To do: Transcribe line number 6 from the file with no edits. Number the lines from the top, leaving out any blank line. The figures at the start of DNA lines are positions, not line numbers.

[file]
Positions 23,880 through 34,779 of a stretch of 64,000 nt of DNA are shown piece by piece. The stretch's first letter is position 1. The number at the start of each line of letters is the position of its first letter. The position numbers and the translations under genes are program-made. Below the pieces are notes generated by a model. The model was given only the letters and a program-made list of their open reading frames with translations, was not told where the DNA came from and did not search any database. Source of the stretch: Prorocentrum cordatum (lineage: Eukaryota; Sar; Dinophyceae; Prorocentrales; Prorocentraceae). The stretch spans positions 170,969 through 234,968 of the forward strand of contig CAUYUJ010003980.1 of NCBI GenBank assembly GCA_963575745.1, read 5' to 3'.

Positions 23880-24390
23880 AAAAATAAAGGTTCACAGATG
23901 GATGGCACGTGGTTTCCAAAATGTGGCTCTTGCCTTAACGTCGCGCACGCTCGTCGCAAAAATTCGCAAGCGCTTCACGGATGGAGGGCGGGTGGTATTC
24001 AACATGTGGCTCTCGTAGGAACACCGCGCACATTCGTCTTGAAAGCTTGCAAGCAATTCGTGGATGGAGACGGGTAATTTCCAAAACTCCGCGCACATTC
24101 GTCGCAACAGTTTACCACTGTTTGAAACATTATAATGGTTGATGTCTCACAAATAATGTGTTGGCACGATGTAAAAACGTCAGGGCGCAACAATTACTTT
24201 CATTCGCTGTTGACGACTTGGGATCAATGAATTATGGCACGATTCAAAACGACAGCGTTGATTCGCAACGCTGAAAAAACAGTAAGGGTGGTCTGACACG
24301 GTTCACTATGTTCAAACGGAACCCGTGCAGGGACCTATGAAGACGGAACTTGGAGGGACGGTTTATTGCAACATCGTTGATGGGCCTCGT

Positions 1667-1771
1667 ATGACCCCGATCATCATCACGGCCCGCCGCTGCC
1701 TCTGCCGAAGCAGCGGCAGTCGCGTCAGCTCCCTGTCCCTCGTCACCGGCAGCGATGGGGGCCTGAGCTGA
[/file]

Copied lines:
24101 GTCGCAACAGTTTACCACTGTTTGAAACATTATAATGGTTGATGTCTCACAAATAATGTGTTGGCACGATGTAAAAACGTCAGGGCGCAACAATTACTTT